Jan Boon, Heidi Houlberg Salamonsen and Koen Verhoest
The role of the media in relation to public agencies has only recently become the focus of scholarly attention within public management and administration. Many would agree that, at least in Western democracies, we live in what is referred to as “mediatised societies”. These are generally understood to be societies in which the media somehow penetrate and affect the way central institutions of our societies function (including the public agencies responsible for service delivery, regulation, etc). However, we have just begun to investigate the degree to which such media attention affects public agencies, how they are organized, and held accountable.
Previous research has already demonstrated that the increasing professionalisation of media departments in many public agencies made some of them able to ‘strike back’. For instance, agencies have been found to frame their messages according to news agendas set by the media, and to train their leaders to perform well in broadcasts. However, in our recent Policy & Politics article we argue that this line of research has somehow missed a step, in terms of identifying firstly which type of agencies are attracting which type of media attention. Agencies vary not only in the tasks they perform, but also in their size and in their (in)dependence from their minister. These distinctions reflect the most prevalent ways of characterising public agencies.
In addition, we often end up neglecting the combined effect of all these complex variations when investigating public agencies. However, methods exist which allow us to investigate the combined effect of different (organisational) characteristics which affect how public agencies behave. One of these is Qualitative Comparative Analysis (QCA), which we used to investigate how different organisational features relate to the frequency and tone of how the media portrays public agencies. By applying QCA, we were able to identify the combined effect of task, (legal) independence and size to explain differences in the media attention that public agencies receive.
Our study shows that agencies are likely to attract more media attention when they have at least two out of three of these characteristics: (i) large organisational size, (ii) perform service delivery tasks, and (iii) enjoy legal independence. Furthermore, agencies that combine all three of these characteristics tend to attract more positive and negative media attention. We argue that this may be caused by the fact that larger agencies are more prominent, thereby attracting more media attention of the positive and negative kind. In a similar vein, agencies that are legally independent from their minister also attract more media attention, as they may be more conspicuous, rather than being seen as part of the machinery of government. Finally we found that agencies involved in service delivery are more prone to negative media attention, but, fortunately for them, their larger organisational size allows for a more professional communication department to cultivate positive perceptions of the agency.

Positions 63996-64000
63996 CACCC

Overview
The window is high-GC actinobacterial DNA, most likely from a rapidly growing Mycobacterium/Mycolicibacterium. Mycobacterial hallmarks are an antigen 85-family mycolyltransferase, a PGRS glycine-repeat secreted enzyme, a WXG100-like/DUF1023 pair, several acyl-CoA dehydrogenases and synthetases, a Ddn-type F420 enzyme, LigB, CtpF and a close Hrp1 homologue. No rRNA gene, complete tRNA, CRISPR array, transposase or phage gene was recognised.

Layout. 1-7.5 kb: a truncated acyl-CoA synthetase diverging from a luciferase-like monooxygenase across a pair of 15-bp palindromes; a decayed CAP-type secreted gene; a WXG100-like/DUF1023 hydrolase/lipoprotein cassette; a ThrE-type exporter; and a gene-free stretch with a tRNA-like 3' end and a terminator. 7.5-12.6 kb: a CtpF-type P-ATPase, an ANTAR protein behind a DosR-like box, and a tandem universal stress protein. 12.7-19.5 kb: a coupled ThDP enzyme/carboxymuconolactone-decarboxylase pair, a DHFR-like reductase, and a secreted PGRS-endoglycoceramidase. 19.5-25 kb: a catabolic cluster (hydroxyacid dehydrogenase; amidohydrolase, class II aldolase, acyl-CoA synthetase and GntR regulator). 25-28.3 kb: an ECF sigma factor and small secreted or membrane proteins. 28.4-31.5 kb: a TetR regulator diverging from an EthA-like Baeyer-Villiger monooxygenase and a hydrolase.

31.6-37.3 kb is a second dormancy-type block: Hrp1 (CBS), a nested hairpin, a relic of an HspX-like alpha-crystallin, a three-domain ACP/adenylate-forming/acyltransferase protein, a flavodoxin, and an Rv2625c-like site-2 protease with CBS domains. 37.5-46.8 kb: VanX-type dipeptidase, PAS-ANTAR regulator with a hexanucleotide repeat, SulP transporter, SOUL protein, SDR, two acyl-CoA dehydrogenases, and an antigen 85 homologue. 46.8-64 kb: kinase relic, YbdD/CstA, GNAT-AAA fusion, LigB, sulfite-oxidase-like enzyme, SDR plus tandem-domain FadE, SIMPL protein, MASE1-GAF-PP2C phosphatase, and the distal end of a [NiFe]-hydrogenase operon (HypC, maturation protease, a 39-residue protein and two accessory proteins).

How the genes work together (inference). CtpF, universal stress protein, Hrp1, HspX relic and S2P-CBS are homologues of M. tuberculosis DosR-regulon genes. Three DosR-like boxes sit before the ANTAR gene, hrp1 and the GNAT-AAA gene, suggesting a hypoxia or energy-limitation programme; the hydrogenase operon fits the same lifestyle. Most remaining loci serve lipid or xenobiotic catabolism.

Investigating which type of agencies are more likely to attract media attention is of relevance for a number of reasons. From a democratic perspective, the implication is that the role of the media as a watchdog that holds politicians and bureaucrats to account is not equally intense across different types of agencies. Since this watchdog role not only benefits citizens but also politicians, a pertinent research finding for current and future governments is to supplement the media with other control mechanisms. From a managerial perspective, understanding which characteristics of their organisation attract or discourage media attention may help agencies to decide how to invest in the resources necessary to successfully manage the media attention they attract.
This blog post was originally published on the Discover Society – Policy and Politics blog on 1 May 2019.
You may read the original research in Policy & Politics:
Boon, Jan; Salamonsen, Heidi Houlberg & Verhoest, Koen (2019) The effects of organisational features on media attention for public organisations, Policy & Politics, DOI: https://doi.org/10.1332/030557318X15407316633243
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